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If you’re in one of the countless estate planning practices that has seen a drop-off in interest over the last few years, you’re not alone. With the increase in the estate tax exemptions and the proliferation of online document vendors, many estate planners’ practices have gotten stagnant or harder to maintain.  This has led to huge interest in adding Medicaid planning to an existing estate planning practice.

Most people in need of long-term care planning services reach out first to the estate planner that helped them craft their will, trust and powers of attorney.  More often than not, the estate planner chooses to pass those cases on to a Medicaid planner instead of helping the clients themselves – missing out on critical business and often losing the client relationship.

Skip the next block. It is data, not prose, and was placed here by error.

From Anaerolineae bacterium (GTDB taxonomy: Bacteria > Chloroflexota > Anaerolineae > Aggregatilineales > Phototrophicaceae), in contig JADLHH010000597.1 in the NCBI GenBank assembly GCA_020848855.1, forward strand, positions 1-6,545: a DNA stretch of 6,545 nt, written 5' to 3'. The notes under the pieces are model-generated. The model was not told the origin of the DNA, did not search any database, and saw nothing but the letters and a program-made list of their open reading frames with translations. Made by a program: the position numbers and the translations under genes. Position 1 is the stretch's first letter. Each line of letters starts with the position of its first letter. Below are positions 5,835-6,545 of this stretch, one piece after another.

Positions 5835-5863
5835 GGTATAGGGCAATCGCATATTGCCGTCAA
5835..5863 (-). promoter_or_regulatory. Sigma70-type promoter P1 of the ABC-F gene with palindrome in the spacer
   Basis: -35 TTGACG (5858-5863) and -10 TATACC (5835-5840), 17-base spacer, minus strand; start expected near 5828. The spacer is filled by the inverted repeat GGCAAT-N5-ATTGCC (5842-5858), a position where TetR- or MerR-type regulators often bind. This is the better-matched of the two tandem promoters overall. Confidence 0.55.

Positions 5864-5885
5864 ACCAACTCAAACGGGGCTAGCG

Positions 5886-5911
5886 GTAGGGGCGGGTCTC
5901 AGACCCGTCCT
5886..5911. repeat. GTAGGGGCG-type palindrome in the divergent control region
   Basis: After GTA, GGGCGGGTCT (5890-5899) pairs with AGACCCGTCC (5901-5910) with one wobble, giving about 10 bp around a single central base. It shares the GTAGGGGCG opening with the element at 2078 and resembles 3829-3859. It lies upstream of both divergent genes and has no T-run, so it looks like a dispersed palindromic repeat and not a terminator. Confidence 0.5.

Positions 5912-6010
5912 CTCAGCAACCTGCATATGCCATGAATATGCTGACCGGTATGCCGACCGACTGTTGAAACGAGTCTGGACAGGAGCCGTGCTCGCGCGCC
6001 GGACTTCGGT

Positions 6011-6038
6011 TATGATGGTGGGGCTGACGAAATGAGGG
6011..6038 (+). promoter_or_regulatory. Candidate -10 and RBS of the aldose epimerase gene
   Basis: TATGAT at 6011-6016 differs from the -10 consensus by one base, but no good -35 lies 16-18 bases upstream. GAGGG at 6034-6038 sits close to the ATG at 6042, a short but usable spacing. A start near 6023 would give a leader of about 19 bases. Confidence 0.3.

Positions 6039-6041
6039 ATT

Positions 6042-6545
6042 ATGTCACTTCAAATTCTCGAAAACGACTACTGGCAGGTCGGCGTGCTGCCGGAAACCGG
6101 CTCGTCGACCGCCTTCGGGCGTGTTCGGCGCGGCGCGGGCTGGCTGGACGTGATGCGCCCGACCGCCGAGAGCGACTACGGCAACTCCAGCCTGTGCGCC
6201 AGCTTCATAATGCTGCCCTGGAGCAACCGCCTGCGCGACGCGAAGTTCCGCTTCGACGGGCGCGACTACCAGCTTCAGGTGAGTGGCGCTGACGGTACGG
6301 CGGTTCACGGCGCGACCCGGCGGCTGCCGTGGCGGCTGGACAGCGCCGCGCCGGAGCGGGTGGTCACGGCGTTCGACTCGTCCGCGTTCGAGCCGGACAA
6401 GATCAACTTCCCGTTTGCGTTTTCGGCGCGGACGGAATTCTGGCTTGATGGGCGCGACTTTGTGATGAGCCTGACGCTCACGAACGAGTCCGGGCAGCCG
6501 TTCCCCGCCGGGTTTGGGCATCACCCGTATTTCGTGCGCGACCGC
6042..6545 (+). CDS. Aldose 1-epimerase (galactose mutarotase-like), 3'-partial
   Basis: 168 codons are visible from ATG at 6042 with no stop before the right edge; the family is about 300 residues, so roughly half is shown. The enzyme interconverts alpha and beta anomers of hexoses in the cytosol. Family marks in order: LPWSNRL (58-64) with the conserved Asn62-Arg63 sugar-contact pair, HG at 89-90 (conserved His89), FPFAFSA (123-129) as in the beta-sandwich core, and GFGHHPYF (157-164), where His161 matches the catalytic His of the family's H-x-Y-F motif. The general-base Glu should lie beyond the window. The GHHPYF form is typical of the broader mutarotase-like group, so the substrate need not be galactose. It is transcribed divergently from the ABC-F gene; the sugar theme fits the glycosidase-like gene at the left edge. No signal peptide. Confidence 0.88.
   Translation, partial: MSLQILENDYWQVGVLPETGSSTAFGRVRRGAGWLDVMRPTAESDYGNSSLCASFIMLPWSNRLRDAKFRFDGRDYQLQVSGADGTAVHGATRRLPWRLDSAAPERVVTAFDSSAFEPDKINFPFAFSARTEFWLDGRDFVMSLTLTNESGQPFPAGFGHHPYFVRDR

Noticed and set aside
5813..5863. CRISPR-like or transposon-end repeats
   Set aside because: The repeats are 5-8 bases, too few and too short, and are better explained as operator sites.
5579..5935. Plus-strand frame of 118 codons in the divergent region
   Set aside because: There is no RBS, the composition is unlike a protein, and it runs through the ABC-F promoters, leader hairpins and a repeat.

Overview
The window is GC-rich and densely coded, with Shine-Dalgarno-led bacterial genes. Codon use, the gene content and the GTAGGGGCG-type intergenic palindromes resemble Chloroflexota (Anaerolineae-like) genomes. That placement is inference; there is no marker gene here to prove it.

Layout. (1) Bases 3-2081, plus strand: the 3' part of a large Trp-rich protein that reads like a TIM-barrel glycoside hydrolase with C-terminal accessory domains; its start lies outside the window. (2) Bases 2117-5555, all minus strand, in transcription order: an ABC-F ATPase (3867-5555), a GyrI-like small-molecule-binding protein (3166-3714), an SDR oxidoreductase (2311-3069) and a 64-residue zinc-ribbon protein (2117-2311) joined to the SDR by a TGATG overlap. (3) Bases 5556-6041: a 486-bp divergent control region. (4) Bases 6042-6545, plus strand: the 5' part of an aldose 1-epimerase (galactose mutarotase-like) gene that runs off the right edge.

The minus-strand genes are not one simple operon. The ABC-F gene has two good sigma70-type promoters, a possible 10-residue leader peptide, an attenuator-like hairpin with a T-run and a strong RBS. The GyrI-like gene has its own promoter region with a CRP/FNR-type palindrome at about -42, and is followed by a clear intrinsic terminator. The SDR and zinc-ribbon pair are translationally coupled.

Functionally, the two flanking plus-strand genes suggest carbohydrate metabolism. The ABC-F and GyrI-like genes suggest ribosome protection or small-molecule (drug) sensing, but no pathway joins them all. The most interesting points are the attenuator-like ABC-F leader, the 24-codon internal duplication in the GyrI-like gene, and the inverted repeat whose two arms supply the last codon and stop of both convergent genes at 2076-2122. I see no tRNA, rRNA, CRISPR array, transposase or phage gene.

The biggest reason many estate planners don’t do Medicaid planning is the complexity of the long-term care Medicaid eligibility rules and the high stakes of not getting the planning right.  That risk is real, but can be heavily mitigated if you want to add a vibrant and growing need to your estate planning practice.

In most cases, long-term care Medicaid planning is done in a crisis situation where there is an active need to reposition assets to minimize the exposure to the Medicaid spend down.  The art of Medicaid planning starts with a firm understanding of both the spenddown rules, asset classifications, and allowable transfers. Most Medicaid planners do not have the time to apprentice newcomers into the field because anyone doing this kind of work has more clients than they have time to help them all.

There is a huge need for more Medicaid planners and a great opportunity if you are looking to add Medicaid planning to your practice.

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